Wells Fargo sets aside the most for loan losses in a decade
Wells Fargo’s credit costs surged in the first quarter, previewing a tough year at the helm for new Chief Executive Charlie Scharf as the coronavirus pandemic brings the U.S. economy to a virtual standstill.
The firm set aside $4 billion in loan-loss provisions in the first quarter, almost five times what it allocated a year ago and the most in a decade. That contributed to an 89% drop in net income from the same quarter in 2019.
Bank earnings are being closely watched as investors assess the extent of the virus’s damage to the U.S. economy in the first month of nationwide lockdown orders. Wells Fargo is a top lender to consumers, small and medium-size businesses, and commercial-property investors across the country, so its results offer a view into how bad things have gotten, and how much worse they may become.
“Wells Fargo plays an important role in the financial system and the economic strength of our country, and we take our responsibility seriously, particularly in these unprecedented times,” Scharf said in a press release Tuesday.
The lender joins JPMorgan Chase in having its profit hit by major provisions as the banks expect a spike in consumer and businesses falling behind on debt payments.
Scharf said that commercial clients used over $80 billion of their loan commitments in March alone.
Provisions in the wholesale unit jumped 17 times from a year earlier, while the amount Wells Fargo set aside for the community bank more than doubled. The total amount of provisions reflected “the expected impact these unprecedented times could have on our customers,” Chief Financial Officer John Shrewsberry said in the press release.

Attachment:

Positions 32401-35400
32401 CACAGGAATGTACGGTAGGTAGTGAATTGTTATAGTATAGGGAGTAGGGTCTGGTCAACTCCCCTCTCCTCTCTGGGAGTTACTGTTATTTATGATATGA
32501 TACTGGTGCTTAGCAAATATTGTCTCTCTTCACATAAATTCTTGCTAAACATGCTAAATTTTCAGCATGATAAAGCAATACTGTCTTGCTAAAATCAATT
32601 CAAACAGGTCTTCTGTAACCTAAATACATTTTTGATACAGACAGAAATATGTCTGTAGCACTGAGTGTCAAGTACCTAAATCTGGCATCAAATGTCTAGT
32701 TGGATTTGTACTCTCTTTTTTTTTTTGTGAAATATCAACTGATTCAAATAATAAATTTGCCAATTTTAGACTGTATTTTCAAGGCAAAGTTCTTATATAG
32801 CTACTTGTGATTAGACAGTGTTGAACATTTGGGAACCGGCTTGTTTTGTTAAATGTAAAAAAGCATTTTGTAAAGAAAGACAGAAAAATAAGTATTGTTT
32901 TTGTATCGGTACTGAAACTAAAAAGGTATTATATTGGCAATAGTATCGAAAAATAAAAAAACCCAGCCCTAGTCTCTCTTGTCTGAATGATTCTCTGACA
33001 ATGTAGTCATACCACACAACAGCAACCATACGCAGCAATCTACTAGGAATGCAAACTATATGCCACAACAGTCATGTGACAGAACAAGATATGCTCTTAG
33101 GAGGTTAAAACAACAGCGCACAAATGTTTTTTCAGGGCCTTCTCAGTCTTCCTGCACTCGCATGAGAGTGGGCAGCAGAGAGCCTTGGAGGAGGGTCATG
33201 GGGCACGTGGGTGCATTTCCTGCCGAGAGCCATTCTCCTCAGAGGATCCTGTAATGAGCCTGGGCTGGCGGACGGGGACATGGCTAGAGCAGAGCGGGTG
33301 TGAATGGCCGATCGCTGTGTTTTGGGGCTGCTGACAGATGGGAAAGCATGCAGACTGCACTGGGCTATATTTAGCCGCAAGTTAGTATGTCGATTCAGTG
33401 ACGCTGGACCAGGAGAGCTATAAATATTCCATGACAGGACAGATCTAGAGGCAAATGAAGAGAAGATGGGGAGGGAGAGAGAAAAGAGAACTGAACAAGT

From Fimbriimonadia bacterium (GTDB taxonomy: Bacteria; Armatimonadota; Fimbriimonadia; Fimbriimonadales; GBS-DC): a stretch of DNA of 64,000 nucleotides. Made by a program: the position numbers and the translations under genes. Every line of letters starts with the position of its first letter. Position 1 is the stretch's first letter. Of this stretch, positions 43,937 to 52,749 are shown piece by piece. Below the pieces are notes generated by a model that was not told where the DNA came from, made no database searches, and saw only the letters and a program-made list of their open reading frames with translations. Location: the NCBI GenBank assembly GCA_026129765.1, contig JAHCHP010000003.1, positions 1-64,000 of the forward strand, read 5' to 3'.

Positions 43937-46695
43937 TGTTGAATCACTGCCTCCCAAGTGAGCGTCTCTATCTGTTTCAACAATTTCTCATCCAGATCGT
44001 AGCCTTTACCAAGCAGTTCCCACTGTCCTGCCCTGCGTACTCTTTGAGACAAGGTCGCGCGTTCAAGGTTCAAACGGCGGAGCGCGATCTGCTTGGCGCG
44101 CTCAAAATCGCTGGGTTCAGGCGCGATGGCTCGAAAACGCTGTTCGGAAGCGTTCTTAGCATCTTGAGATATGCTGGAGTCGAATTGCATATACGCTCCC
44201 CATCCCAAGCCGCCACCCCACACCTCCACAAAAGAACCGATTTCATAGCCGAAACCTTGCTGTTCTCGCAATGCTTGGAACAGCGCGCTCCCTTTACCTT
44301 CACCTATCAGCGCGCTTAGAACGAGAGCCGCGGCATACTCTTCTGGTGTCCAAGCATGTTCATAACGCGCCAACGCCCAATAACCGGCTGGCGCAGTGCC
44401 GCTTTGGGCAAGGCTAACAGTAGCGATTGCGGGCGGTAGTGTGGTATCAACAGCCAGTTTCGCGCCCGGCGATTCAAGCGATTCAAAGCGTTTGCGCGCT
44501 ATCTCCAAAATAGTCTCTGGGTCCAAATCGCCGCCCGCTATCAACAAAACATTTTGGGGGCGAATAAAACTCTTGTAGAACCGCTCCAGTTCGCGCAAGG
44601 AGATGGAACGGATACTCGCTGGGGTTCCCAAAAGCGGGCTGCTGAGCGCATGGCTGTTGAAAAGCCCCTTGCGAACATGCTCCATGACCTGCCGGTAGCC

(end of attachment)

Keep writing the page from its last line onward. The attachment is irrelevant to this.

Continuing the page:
Shares were were up 2% at 8:27 a.m. in early New York trading. The stock is down 42% this year through Monday.
The San Francisco-based lender is constrained by a Federal Reserve order limiting assets to its end-of-2017 level following a series of scandals at the bank, though it was granted a temporary break last week to expand lending to small businesses.
Total assets were just above that level at the end of the first quarter. Scharf said last week that Wells Fargo extended almost $70 billion in new and increased commitments and outstanding loans in March alone.
Wells Fargo has joined its peers in making a variety of promises to help keep customers afloat. The lender will offer grace periods to mortgage borrowers, pledged millions to charities and relief efforts, offered workers extra pay and said it paused new job cuts.
The bank’s loan-loss figure factors in an accounting rule that took effect in January requiring banks to recognize potential losses more quickly. The rule requires lenders to predict how a deteriorating economy will spark defaults even before borrowers stop paying.
Wells Fargo’s longer-term strategy has been in flux since former CEO Tim Sloan stepped down more than a year ago. Scharf has been conducting a wide-ranging review of the firm, and has warned that there’s still much to be done. Expenses, a sticking point for investors in recent years, fell 6% in the first quarter from a year earlier.
Also in Wells Fargo’s first-quarter results:
- Net interest margin, the spread between lending rates and borrowing costs, widened to 2.58% from 2.53% in the last three months of 2019.
- Revenue fell to $17.7 billion, missing analysts’ expectations of $19.4 billion, the average of 18 estimates.
- The bank’s efficiency ratio, a measure of profitability, improved to 73.6% from 78.6% in the fourth quarter. Wells Fargo has been beset by heightened costs stemming from its scandals. It had been targeting 55% to 59% in the long term, excluding litigation costs, though Scharf may set a different goal.